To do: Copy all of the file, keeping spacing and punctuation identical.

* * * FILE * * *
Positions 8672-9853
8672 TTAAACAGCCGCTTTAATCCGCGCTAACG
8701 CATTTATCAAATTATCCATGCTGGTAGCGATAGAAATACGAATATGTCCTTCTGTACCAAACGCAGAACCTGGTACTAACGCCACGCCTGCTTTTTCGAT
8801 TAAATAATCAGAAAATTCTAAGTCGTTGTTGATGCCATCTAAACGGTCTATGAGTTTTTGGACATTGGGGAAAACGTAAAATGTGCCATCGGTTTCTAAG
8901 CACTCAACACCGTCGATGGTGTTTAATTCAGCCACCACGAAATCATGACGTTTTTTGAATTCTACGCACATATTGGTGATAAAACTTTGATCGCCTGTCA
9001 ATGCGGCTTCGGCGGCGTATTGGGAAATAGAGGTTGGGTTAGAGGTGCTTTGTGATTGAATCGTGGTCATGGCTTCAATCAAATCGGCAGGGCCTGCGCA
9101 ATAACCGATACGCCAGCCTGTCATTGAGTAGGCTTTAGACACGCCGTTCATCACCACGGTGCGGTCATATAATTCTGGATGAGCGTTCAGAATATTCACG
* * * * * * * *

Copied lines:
Positions 8672-9853
8672 TTAAACAGCCGCTTTAATCCGCGCTAACG
8701 CATTTATCAAATTATCCATGCTGGTAGCGATAGAAATACGAATATGTCCTTCTGTACCAAACGCAGAACCTGGTACTAACGCCACGCCTGCTTTTTCGAT
8801 TAAATAATCAGAAAATTCTAAGTCGTTGTTGATGCCATCTAAACGGTCTATGAGTTTTTGGACATTGGGGAAAACGTAAAATGTGCCATCGGTTTCTAAG
8901 CACTCAACACCGTCGATGGTGTTTAATTCAGCCACCACGAAATCATGACGTTTTTTGAATTCTACGCACATATTGGTGATAAAACTTTGATCGCCTGTCA
9001 ATGCGGCTTCGGCGGCGTATTGGGAAATAGAGGTTGGGTTAGAGGTGCTTTGTGATTGAATCGTGGTCATGGCTTCAATCAAATCGGCAGGGCCTGCGCA
9101 ATAACCGATACGCCAGCCTGTCATTGAGTAGGCTTTAGACACGCCGTTCATCACCACGGTGCGGTCATATAATTCTGGATGAGCGTTCAGAATATTCACG